Research Article: Cyclin A Degradation by Primate Cytomegalovirus Protein pUL21a Counters Its Innate Restriction of Virus Replication

Date Published: December 26, 2013

Publisher: Public Library of Science

Author(s): Nicolas Caffarelli, Anthony R. Fehr, Dong Yu, William J. Britt.


Cyclin A is critical for cellular DNA synthesis and S phase progression of the cell cycle. Human cytomegalovirus (HCMV) can reduce cyclin A levels and block cellular DNA synthesis, and cyclin A overexpression can repress HCMV replication. This interaction has only been previously observed in HCMV as murine CMV does not downregulate cyclin A, and the responsible viral factor has not been identified. We previously reported that the HCMV protein pUL21a disrupted the anaphase-promoting complex (APC), but a point mutant abrogating this activity did not phenocopy a UL21a-deficient virus, suggesting that pUL21a has an additional function. Here we identified a conserved arginine-x-leucine (RxL) cyclin-binding domain within pUL21a, which allowed pUL21a to interact with cyclin A and target it for proteasome degradation. Homologous pUL21a proteins from both chimpanzee and rhesus CMVs also contained the RxL domain and similarly degraded cyclin A, indicating that this function is conserved in primate CMVs. The RxL point mutation disabled the virus’ ability to block cellular DNA synthesis and resulted in a growth defect similar to pUL21a-deficient virus. Importantly, knockdown of cyclin A rescued growth of UL21a-deficient virus. Together, these data show that during evolution, the pUL21a family proteins of primate CMVs have acquired a cyclin-binding domain that targets cyclin A for degradation, thus neutralizing its restriction on virus replication. Finally, the combined proteasome-dependent degradation of pUL21a and its cellular targets suggests that pUL21a may act as a novel suicide protein, targeting its protein cargos for destruction.

Partial Text

Human cytomegalovirus (HCMV), a widespread β-herpesvirus that establishes a lifelong infection, is capable of causing severe complications in immuno-naïve populations and immuno-compromised patients [1]. HCMV is known to use a number of mechanisms to manipulate the host cell cycle so that infected cells are arrested at the G1/S boundary. Some of these mechanisms are inhibition of Rb and activation of the E2F family of transcription factors [2]–[6], modulation of the anaphase-promoting complex (APC) [7], [8], suppression of the mini-chromosome maintenance complex (MCM) [9], and alteration of cyclin/cyclin-dependent kinase (CDK) activity [10]–[15]. It has been postulated that these regulations provide essential nutrients and cellular enzymes needed for viral DNA synthesis while preventing cellular DNA synthesis from competing for these important resources.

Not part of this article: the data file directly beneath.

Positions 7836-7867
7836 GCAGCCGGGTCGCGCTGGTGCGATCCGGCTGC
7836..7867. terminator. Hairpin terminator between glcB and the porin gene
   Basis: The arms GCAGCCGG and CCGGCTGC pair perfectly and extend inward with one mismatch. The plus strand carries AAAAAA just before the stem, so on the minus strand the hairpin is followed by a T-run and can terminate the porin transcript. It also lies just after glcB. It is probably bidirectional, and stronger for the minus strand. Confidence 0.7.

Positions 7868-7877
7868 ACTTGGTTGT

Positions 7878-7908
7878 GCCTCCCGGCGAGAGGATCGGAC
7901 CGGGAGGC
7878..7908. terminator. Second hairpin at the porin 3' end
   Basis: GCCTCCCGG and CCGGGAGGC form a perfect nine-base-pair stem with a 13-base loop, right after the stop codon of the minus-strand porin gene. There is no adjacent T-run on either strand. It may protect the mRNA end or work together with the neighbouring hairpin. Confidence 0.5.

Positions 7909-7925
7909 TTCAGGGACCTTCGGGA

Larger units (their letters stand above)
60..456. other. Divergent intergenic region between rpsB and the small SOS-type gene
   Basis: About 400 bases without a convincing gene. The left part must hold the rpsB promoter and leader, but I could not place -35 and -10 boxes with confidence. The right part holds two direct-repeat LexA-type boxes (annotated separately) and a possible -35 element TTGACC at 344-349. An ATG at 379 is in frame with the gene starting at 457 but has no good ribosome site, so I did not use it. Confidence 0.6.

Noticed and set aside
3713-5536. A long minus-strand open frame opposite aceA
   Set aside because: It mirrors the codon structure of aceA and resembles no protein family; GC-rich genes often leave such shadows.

Here we describe a novel function for the HCMV protein pUL21a to bind to the important cell cycle regulator cyclin A and direct it for proteasome degradation, which represents a novel viral mechanism to combat this host factor. This interaction is mediated by a highly conserved RxL cyclin-binding domain that is present in pUL21a proteins of all primate CMVs tested in this study. pUL21a from ChCMV and RhCMV not only similarly reduce cyclin A levels, they also rescued the growth defect of pUL21a-deficient HCMV virus. pUL21a is a highly unstable protein subject to rapid proteasome-mediated degradation [21]. Intriguingly, it binds to two major cell cycle regulators, the anaphase-promoting complex (APC) [7] and cyclin A, and targets both for degradation in a proteasome-dependent manner. Finally, this pUL21a-mediated cyclin A degradation bears an important consequence on virus replication. Mutation in the RxL cyclin-binding domain of pUL21a destroys the ability of HCMV to inhibit cyclin A, resulting in unchecked cellular DNA synthesis and severe attenuation of virus growth. Importantly, growth of the UL21a-deficient virus can be rescued by knocking down cyclin A, providing the definitive proof that pUL21a targets cyclin A for degradation in order to antagonize its innate restriction on HCMV replication.